8g

(5.21)

@ R 1/2Sf1/2

V'

f

V ' C R 1/2S f1/2

(5.22)

N 2/3 1/2

V ' R Sf

n

(5.23)

where: V

=

cross section averaged velocity;

R

=

hydraulic radius;

Sf

=

friction slope; and

1 for metric units and 1.486 for English*.*

=

Sediment laden flows are typically characterized by turbulent velocity profiles. This is true for

gravel bed rivers in which there are more perturbations from rough boundaries. A turbulent velocity profile

was developed by Prandtl (1926) using the defined relationship between shear stress and velocity gradient.

In 1930, the velocity profile of Prandtl was verified by von Krmn. The velocity profile for turbulent flow

near a plane boundary known as the Prandtl-von Krmn universal velocity distribution is written as:

v

1

z

@ ln

'

(5.24)

u(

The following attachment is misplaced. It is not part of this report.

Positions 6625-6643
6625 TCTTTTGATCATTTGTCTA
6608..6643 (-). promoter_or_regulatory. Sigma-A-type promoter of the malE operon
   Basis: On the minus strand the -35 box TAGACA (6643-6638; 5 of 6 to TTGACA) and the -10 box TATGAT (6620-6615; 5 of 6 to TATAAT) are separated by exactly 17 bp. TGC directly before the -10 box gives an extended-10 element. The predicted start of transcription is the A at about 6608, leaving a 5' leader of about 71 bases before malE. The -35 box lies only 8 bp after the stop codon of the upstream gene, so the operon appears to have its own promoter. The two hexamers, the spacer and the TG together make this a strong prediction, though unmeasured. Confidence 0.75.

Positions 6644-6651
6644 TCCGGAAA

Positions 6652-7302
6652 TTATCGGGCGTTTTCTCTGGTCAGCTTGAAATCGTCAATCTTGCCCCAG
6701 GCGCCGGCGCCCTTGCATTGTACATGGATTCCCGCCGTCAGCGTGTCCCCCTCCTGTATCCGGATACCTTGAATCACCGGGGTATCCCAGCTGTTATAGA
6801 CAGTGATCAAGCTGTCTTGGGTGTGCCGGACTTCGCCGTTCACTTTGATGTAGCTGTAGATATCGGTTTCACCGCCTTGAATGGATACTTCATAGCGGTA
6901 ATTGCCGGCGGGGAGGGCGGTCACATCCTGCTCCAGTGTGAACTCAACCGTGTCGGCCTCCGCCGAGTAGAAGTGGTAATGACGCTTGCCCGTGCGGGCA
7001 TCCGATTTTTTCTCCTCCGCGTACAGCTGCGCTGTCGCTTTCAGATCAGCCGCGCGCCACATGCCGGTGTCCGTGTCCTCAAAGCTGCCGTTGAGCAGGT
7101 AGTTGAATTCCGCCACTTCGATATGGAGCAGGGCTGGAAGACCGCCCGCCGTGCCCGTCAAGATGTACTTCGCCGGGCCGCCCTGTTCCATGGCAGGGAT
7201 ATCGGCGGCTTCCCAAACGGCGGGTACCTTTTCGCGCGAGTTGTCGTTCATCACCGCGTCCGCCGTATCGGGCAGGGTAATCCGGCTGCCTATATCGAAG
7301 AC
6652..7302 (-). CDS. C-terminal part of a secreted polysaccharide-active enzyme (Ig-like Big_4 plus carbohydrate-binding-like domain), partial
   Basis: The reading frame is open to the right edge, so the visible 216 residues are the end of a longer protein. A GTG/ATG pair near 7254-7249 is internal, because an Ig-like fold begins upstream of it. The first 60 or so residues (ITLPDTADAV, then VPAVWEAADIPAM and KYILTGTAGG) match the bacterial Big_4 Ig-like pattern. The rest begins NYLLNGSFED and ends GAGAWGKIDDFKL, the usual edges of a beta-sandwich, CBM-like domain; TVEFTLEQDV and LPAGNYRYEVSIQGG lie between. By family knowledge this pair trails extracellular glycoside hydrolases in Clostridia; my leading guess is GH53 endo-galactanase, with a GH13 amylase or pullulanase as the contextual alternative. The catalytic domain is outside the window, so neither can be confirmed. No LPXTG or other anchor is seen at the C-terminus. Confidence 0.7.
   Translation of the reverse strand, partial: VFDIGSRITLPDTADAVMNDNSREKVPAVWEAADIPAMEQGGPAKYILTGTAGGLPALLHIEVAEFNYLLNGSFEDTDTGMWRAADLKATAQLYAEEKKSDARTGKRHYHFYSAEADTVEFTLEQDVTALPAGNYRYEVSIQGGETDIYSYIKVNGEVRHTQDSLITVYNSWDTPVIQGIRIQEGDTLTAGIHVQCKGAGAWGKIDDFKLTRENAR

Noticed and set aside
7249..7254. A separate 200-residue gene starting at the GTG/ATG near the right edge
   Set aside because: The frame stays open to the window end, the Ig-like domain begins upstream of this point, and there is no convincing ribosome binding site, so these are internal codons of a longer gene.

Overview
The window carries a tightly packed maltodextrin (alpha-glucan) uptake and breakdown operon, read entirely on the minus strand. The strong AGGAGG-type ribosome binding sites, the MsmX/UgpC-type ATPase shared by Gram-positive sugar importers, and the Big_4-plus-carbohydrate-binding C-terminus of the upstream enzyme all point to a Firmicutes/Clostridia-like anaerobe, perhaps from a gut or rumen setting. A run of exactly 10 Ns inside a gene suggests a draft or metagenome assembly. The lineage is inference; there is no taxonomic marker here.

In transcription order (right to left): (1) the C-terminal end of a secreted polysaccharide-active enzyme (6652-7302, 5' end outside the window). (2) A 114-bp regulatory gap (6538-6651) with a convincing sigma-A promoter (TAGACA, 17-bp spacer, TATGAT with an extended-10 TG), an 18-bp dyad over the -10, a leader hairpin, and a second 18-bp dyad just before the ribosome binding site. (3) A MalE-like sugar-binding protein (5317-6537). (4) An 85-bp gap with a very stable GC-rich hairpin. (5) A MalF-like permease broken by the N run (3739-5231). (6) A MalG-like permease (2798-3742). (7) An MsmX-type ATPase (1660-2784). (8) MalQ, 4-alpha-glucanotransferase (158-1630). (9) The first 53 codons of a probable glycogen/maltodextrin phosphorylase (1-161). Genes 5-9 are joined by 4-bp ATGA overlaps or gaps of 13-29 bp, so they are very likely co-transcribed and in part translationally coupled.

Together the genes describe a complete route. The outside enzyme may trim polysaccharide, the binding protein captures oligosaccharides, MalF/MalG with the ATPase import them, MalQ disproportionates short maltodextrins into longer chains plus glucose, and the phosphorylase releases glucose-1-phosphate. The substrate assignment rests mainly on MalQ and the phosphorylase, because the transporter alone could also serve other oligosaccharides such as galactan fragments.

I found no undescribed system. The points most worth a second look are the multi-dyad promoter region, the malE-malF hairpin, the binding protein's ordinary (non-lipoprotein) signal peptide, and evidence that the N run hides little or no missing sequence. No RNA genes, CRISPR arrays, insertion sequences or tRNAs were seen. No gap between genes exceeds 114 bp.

zo

6

where: v

=

velocity at a point in the vertical;

shear velocity, defined as (/)1/2;

u*

=

von Krmn constant ( . 0.4);

=

z

=

vertical distance from channel bottom;

zo

=

constant of integration;

=

shear stress; and

=

density.

Equation (5.24) applies to a no slip boundary (i.e., turbulent velocity components vanish near the

walls). This leads to viscous dominated flow in the location very near the boundary. The thin layer of

laminar motion is known as the laminar sublayer. For the condition where the roughness elements are

coarser than the laminar sublayer, the flow is termed hydraulically rough. Flow over gravel beds is

considered hydraulically rough. For rough planes it has been determined that zo./30, where is the

equivalent sand roughness from experiments by Nikuradse (1933). Integrating the Prandtl-von Krmn

universal velocity distribution over the channel depth, h, and transforming the relationship into base-10

logarithm yields the Keulegan (1938) equation:

V

h

' 5.75 @ log

% 6.25

(5.25)

u(

,

181

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